Multiple sclerosis (MS) is a challenging disease characterized by often debilitating symptoms, including pain, fatigue, cognitive impairment, sensorimotor deficits, bowel, and bladder problems, and mental health issues.1 Disease modifying therapies (DMTs), which reduce the rate of disease exacerbations and slow the progress of disease activity, are the cornerstone of MS treatment.1 Consistent use of DMTs has been associated with reduced risk of relapse, fewer inpatient hospitalizations, fewer abnormalities detected by MRI, and lower medical costs.2,3 But despite these improved outcomes, rates of medication adherence are inconsistent and often low.1  

Adherence consists of three distinct domains: acceptance of the illness and need for treatment; continued use of treatment over time (persistence); and compliance with taking the medication as prescribed (the right dose at the right time, and with the right frequency).4 Nonadherence in all three domains is a characteristic of many chronic diseases including MS, and is typically associated with social and economic factors, difficulties with the health care team or system, the characteristics of the disease, disease therapies, adverse events, regimen complexity, and patient-related factors.5,6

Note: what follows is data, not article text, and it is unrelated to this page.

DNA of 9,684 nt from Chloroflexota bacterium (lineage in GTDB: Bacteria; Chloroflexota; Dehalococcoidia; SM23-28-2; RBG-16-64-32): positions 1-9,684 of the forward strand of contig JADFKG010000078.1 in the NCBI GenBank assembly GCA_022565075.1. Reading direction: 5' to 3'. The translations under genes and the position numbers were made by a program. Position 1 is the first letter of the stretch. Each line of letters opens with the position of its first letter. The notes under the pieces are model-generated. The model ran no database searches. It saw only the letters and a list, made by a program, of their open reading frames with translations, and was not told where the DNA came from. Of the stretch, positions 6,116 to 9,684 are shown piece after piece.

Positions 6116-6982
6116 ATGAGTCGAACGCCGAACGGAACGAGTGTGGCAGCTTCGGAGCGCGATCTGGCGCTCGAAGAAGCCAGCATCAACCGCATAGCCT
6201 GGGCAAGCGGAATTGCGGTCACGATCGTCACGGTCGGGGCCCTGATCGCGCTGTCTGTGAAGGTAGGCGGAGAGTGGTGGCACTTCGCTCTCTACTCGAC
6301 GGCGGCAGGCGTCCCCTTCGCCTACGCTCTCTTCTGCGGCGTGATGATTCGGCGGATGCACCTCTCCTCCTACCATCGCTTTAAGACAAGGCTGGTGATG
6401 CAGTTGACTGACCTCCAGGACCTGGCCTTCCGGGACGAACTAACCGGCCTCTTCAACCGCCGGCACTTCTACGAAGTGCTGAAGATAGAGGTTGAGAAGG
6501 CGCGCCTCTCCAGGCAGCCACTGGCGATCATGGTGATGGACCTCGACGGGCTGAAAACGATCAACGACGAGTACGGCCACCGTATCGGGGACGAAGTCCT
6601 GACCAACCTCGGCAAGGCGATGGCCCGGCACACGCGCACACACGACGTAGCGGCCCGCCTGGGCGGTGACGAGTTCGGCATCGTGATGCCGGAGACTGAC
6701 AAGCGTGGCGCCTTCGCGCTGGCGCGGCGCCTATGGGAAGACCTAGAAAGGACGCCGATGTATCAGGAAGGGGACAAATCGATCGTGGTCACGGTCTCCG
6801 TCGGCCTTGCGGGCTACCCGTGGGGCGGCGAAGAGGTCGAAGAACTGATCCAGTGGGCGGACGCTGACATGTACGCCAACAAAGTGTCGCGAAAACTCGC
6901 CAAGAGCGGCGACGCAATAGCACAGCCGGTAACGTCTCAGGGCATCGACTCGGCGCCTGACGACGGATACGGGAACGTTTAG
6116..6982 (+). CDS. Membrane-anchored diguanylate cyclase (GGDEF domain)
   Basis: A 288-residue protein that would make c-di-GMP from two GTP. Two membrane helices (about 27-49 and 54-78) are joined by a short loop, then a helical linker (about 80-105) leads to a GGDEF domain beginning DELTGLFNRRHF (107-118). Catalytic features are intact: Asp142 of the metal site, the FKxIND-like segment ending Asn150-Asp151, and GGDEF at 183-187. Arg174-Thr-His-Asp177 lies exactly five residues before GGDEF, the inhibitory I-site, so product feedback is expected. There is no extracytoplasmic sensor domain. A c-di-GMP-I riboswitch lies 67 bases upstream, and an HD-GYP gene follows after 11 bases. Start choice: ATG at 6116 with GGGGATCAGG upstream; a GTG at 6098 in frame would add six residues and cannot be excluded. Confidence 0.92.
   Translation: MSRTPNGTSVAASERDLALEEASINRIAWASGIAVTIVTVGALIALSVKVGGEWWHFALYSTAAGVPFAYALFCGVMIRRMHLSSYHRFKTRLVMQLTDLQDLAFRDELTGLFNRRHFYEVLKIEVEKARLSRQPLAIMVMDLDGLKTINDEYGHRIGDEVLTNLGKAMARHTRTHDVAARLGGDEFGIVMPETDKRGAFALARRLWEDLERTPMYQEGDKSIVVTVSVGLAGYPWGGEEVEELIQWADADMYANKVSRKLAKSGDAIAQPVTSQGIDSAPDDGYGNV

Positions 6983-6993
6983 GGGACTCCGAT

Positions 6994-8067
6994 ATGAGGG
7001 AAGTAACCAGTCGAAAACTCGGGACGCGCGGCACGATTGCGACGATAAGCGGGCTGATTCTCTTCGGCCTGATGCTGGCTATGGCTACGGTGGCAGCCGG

“Adherence” to DMTs is usually defined as a rate of use above 80%, while nonadherence is defined as a rate of less than 80%.1 Adherence has been found to decline steadily over time, with rates between 73% and 79% at six months, 59% to 63% at one year, and 42% to 27% at two years.7 A study of 220 patients treated with subcutaneous interferon (IFN) b-1a, intramuscular IFN b-1a, and glatiramer acetate found an overall adherence rate of 75%, with no significant differences related to the therapy. Adherence was associated with more recently diagnosed MS, lower disability and disability progression, and no treatment changes. Nonadherence was correlated with changes in DMT due to drug ineffectiveness and side effects.8

Factors influencing adherence are listed in Table 1.